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Non-profit domain woes

Someone is abusing the dot-com of their name

     
6:53 pm on Jan 15, 2019 (gmt 0)

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WebmasterWorld Administrator buckworks is a WebmasterWorld Top Contributor of All Time 10+ Year Member Top Contributors Of The Month

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Someone I know has recently taken on some responsibilities on a local non-profit board, I'l call them XYZ Craft Market. She wrote to me yesterday wanting to pick my brains about their website.

One of the problems would be of interest to this forum: Someone in XYZ town registered XYZcraftmarket.com out from under them while they were just getting organized. He was not involved with the market or the board but apparently was having a fight with someone who was.

In nearly a decade since then, he has been making hostile use of the domain in a variety of ways. At the moment it is framing the site of a competing market in a nearby town.

The name XYZ Craft Market was trademarked in 2013, with the first use named as 11-19-2010, and first use in commerce 12-01-2010,

Trouble is, the domain was registered a few weeks before that. The timeline would certainly complicate a UDRP appeal.

The market is currently using XYZcraftmarket.org for their website, which seems sensible enough for a non-profit, but of course it galls them what's being done with the dot-com.. The guy has refused all pleas to stop doing what he's doing, including a letter from a trademark lawyer.

I get the impression that no one in the situation knew of the UDRP process, but because of the timelines their prospects might be iffy even if they went that route. They don't have deep pockets so they'd need to think hard and carefully before any legal action beyond what they've already tried.

I have often advised that it's a good idea to get control of the dot-com version of your domain name if you can, even if you actually use a different TLD. It's dismaying to encounter a situation where the thinking behind that advice is not just a theoretical concern, it's all too real.

I'd be interested to hear any thoughts or suggestions from this forum. Any advice for XYZ Craft Market?
7:22 pm on Jan 15, 2019 (gmt 0)

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Some initial thoughts . . . and non-legal advice. ;)

As a lawyer it's been my belief and experience that certain SOBs only have their "moment of clarity / reality" when they have to reach into their pocket, either to pay for their legal defense OR to satisfy a money judgment.

A UDRP "might" work, despite the earlier registration, IF there's a factual basis for the inference that the registrant knew of the market's creation / existence, and therefore was alert to any "common law rights" to the name / domain.

I suspect there's enough here to prevail in a UDRP but, might it not be sweeter to "sue the #*$!"? It's possible that a lawyer who's a friend to the market would take a limited fee to get this rolling - especially if there's statutory grounds for recovering an attorney's fee. (Ask the local lawyer).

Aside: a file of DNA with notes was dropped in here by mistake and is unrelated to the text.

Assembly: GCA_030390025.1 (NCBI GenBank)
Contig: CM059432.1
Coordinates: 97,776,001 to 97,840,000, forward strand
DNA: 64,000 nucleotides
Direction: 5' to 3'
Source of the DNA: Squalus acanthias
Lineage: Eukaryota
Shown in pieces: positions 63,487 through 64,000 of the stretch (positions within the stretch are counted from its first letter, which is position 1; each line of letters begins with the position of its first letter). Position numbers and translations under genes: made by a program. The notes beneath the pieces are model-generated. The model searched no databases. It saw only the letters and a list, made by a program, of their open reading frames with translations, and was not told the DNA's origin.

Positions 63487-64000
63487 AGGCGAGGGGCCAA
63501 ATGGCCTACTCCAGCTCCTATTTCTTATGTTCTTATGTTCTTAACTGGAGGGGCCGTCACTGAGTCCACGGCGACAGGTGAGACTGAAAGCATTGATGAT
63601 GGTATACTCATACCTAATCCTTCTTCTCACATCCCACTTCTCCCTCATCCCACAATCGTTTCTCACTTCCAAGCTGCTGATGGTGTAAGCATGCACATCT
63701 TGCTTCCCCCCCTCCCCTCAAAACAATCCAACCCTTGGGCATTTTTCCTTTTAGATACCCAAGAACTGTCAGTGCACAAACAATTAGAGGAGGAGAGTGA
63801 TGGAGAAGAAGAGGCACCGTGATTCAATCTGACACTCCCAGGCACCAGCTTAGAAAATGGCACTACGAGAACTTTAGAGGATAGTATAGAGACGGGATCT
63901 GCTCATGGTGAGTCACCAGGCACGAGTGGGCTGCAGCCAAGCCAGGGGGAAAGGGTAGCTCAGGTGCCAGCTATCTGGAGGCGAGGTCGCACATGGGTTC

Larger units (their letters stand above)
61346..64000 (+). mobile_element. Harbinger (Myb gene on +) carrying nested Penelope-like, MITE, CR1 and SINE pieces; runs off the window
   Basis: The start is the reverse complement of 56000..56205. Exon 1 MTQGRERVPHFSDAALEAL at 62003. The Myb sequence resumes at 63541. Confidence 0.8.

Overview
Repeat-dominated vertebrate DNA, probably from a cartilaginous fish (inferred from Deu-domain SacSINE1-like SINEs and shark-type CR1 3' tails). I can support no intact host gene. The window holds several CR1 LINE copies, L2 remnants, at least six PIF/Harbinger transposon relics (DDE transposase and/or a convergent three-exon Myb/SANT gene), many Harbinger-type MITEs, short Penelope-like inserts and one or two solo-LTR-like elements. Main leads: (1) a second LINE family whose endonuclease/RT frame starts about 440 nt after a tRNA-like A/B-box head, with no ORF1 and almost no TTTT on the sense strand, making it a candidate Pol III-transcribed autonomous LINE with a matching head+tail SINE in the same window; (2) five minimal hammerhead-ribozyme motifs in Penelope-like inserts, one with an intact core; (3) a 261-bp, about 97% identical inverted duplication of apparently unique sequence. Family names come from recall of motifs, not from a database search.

To me this looks pretty close to a slam dunk under various theories - ones that may or may not apply depending on the jurisdiction of the litigation.

Gather up screenshots. Gather up proofs. Get the history written up in detail, with names, dates, places, communications, evidence of bad faith, etc. The more and better organized the plaintiff is, when presenting the potential case to a local lawyer, the less resistance the lawyer may have to getting involved. Just don't go to the lawyer acting like y'all know it's a winner. Stick with "Here's the facts as we know them. Here's what we can afford. Here's what we are willing to do (or put up with) IF you will work for or work with us."

As to the last point - "work with us" - you MAY find a lawyer who is willing to work in a consultative manner to a party that otherwise is acting as their own (pro se) attorney. (It wouldn't surprise me if your defendant in this case choose to act as his own lawyer. Idiots often do so. Arrghh.) Such decisions by a lawyer will usually hinge on knowing the party-plaintiff and having a sound basis for a great deal of trust, i.e., "I know this person will not turn around and bite me / blame me / attempt to pull me in without pay IF this falters."
7:59 pm on Jan 15, 2019 (gmt 0)

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One other suggestion: Is it worth trying the friendly approach and offering something for tge domain. I realise they don't havd deep pockets, but, it was just a thought.
9:24 pm on Jan 15, 2019 (gmt 0)

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Engine, I don't know if the market ever made or even considered a purchase offer, but from the description I was given I doubt a friendly approach would have worked even if there were money attached. I see little possibility for a friendly resolution.

Webwork, thank you for your comments.

IF there's a factual basis for the inference that the registrant knew of the market's creation / existence


Yes, I think that could be shown beyond doubt. This isn't the sort of domain dispute where there's a name overlap between people/entities who are completely unrelated.

(The dispute over armani.com comes to mind.)
 

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